through 32 individual interviews, 24 focus groups,
1,190 residential surveys, and 685 block inventories.
The research also features a protocol that kept the
cost low, a method that will benefit organizations
that may want to replicate the project. “If you are
an immigrant, you are paying a toll in so many
areas,” Hernández-Arias said, “The beauty of
community-based participatory research is that it
gives people an outlet through which they can
articulate what they know.”
The research shows how health-related issues
can look very di4erent between two neighborhoods,
even if they are located adjacent to one another, or
even within a neighborhood. For instance, in
analyzing the block inventories, students realized
that the north part of Armour Square contains a
variety of stores with fresh produce, while in a lowincome neighborhood in the south part of the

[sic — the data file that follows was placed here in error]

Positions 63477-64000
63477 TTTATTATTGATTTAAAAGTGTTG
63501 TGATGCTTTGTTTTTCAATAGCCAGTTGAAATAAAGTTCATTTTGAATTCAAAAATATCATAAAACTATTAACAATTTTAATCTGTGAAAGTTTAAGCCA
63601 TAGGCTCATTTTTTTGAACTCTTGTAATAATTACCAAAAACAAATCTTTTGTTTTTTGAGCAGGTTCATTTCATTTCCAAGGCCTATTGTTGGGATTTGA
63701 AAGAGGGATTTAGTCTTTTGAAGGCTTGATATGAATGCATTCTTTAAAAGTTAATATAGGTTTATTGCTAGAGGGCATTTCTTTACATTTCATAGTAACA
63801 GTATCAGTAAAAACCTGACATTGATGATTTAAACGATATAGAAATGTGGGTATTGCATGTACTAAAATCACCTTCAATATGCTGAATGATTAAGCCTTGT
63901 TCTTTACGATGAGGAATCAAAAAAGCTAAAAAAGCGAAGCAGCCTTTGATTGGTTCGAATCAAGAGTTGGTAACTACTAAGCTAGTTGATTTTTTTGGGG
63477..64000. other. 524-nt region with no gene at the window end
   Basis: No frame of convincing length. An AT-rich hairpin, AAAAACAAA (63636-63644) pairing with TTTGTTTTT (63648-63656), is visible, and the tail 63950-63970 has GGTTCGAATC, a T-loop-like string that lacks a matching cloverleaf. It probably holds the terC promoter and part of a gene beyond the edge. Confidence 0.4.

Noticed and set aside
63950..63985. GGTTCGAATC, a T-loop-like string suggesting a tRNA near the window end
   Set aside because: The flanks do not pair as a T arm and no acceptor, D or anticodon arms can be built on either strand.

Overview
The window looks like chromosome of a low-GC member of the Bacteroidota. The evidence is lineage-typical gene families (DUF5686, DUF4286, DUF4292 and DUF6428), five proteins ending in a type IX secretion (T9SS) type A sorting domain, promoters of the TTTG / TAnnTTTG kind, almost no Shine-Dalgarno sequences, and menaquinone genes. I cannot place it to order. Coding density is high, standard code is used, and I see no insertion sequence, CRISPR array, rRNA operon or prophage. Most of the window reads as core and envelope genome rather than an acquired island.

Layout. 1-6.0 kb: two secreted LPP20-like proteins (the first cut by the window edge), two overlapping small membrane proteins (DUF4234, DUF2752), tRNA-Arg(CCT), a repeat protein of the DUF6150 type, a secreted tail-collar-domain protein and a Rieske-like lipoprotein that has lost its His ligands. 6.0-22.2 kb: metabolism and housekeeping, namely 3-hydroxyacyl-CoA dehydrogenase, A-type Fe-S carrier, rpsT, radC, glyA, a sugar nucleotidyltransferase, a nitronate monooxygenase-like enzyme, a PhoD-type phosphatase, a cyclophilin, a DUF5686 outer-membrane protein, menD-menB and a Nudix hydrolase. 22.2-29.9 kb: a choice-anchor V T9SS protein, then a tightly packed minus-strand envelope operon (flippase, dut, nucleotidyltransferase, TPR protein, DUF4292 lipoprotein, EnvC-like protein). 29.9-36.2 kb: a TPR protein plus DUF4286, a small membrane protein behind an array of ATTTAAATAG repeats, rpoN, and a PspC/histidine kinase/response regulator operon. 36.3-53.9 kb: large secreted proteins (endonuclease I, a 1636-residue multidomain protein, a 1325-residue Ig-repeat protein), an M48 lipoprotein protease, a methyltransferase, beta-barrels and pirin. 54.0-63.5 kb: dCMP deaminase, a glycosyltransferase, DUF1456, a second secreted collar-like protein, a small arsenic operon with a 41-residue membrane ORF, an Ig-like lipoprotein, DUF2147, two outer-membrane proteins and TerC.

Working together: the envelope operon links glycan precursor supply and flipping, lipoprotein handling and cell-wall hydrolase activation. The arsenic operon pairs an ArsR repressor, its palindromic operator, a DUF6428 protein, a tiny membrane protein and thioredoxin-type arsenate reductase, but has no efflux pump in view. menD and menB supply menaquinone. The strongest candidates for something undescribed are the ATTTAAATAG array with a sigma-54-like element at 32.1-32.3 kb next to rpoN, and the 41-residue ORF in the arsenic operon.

neighborhood it was very di3cult to find any fresh
produce at all. The project also found that Armour
Square has sixteen social service organizations,
while Archer Heights has only two.
There are many ways that community
organizations can use the data collected in the four
components of the CHANA project. For example,
the research revealed that thousands of eligible
families reported not knowing about the State of
Illinois’ All Kids program—a program that
guarantees insurance for all children in the state.
That kind of information can be shared with
community residents to inform them about
available means of having access to medical service
resources, at least for children and adolescents.
The CHANA Project brought together a range of
key research partners who formed the project’s
Community Advisory Council, which includes
representatives from Alivio Medical Center, the
Chicago Department of Public Health and four
community-based organizations—the Chinese
American Service League, Latino Organization of
the Southeast, the Inner-City Muslim Action
Network, and San Miguel Schools, and DePaul
University. The primary financial sponsor of the